Wednesday, March 14, 2012 'SA Opera fit for international stage'

[ZIYANKOMO & BRAVO; J. S. Mzilikazi Khumalo (b. 1932)]

The South African Composer, Arranger & Choral Director J. S.Mzilikazi Khumalo is also a Professor Emeritus of African Languages. He was born June 20, 1932 and is profiled at

March 14 2012 
By Paul Boekkooi 

OPERA: Ziyankomo and the Forbidden Fruit by Phelelani Mnomiya (composer) and Themba Msimang (libretto) 


OPERATIC BOUQUET: Bravo Opera Africa, conceived and directed by Angelo Gobbato

CONDUCTOR: Timothy Myers
SET DESIGNS: Themi Venturas (Ziyankomo) and Stan Knight (Bravo Opera Africa)

PIANIST: Paul Ferreira
ORCHESTRA: Johannesburg Philharmonic
CHORUS: Opera Africa
CAST: Fikile Mvinjelwa, Kelebogile Boikanyo, Given Nkosi, Aubrey Lodewyk, Thembisile Twala, Goitsemang Lehobye, Caroline Modiba, Themba Maseko, Thando Zwane a.o.
This is the kind of production you would have wished the whole world could experience, and, if not, at least everyone in South Africa. It has often been said before: we have per capita some of the greatest young singers in the world.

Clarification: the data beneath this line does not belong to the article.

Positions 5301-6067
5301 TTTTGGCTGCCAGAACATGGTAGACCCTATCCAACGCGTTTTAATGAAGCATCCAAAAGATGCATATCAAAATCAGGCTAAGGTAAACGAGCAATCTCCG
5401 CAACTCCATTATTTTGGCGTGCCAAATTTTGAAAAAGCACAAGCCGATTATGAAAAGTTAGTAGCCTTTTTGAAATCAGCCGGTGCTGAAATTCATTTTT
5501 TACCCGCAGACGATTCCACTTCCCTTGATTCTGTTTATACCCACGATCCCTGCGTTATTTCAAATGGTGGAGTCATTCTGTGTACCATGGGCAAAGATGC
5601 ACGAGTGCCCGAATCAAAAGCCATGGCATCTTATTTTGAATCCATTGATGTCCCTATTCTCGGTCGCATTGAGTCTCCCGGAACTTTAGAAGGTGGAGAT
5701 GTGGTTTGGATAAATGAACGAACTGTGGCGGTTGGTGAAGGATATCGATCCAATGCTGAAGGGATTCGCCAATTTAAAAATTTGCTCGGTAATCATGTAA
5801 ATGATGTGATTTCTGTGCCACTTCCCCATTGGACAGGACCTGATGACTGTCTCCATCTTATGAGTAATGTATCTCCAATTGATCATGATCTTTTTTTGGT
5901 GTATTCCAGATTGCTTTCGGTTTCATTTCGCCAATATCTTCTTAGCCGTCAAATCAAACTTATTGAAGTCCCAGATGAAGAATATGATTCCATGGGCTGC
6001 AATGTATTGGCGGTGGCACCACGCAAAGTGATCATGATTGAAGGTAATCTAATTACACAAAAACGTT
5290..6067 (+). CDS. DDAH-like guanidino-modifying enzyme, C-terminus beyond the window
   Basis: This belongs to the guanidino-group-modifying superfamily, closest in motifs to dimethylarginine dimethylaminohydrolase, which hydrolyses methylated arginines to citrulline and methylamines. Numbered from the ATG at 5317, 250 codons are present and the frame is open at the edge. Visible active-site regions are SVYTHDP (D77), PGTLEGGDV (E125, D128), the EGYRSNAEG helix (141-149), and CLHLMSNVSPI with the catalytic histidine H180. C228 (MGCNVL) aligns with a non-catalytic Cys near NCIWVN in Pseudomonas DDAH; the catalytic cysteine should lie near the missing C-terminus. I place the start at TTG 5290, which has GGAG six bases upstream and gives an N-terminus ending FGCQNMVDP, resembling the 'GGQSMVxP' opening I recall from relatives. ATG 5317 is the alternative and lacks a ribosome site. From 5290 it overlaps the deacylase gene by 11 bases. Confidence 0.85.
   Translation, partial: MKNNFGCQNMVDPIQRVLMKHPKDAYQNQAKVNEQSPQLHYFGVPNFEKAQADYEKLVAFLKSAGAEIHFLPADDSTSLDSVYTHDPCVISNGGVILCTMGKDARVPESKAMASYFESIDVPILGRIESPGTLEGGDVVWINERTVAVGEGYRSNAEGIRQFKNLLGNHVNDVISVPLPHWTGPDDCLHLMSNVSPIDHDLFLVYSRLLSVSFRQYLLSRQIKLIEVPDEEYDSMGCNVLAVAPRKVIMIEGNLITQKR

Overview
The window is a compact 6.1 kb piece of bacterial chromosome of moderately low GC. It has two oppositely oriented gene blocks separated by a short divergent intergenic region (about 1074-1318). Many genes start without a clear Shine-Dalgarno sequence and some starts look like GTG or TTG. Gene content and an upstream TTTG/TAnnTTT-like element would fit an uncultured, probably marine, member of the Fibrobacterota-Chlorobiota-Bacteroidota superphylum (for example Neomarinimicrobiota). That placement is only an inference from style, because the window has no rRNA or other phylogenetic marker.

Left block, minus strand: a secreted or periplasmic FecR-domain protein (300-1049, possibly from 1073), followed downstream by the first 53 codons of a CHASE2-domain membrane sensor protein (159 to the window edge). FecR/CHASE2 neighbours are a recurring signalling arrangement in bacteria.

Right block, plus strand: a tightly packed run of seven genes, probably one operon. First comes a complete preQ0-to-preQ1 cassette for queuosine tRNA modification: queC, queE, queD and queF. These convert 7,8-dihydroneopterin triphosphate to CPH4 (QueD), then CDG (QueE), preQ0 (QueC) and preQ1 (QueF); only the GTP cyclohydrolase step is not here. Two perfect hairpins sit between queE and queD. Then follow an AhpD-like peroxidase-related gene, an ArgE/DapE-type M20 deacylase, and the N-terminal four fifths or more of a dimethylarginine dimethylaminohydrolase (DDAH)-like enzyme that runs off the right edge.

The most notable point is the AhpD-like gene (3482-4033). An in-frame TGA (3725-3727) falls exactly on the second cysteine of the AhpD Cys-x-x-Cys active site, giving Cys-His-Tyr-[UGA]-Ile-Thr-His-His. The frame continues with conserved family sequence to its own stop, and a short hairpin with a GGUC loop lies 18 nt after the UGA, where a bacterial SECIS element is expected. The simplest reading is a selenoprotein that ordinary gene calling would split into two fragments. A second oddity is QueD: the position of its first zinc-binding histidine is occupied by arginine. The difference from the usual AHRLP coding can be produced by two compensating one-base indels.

This staging in two parts – the world premiere of Ziyankomo and the Forbidden Fruit, a newly commissioned opera by Phelelani Mnomiya and Themba Mnsimang, and the eight-part operatic bouquet Bravo Opera Africa celebrating the company’s 18th birthday – is a brilliant showcase of our post-apartheid, first generation opera singers. All of them are riding the crest of their individual artistic waves.

Ziyankomo, sung in Zulu, is historic. It has the kind of universal values which will stand the test of time. There are many interwoven themes in the text, like pride, forgive- ness, the law, and that royalty (implying government as well) must obey it, power which corrupts, and the question: shouldn’t ingrained customs leading to tragic conse- quences be constantly reconsidered and, if necessary, altered?

This is a finely chiselled ensemble opera with a basic love story and, at times, a playful irony. There is a kind of tragic ending, but it never bogs the listener down to the level where rituals take over. The masks are intriguing. The singing, individually and in ensemble, is inspiring.”

From Mozart’s Die Zauberflöte to Mzilikazi Khumalo’s Princess Magogo, the tour through opera history also includes Leoncavallo’s I Pagliacci, Gounod’s Faust, Bizet’s Carmen, Puccini’s La Bohème and Rigoletto and La Traviata by Verdi.” “At the Opera, SA State Theatre, until Saturday. At the Joburg Theatre from March 23 to 31.”

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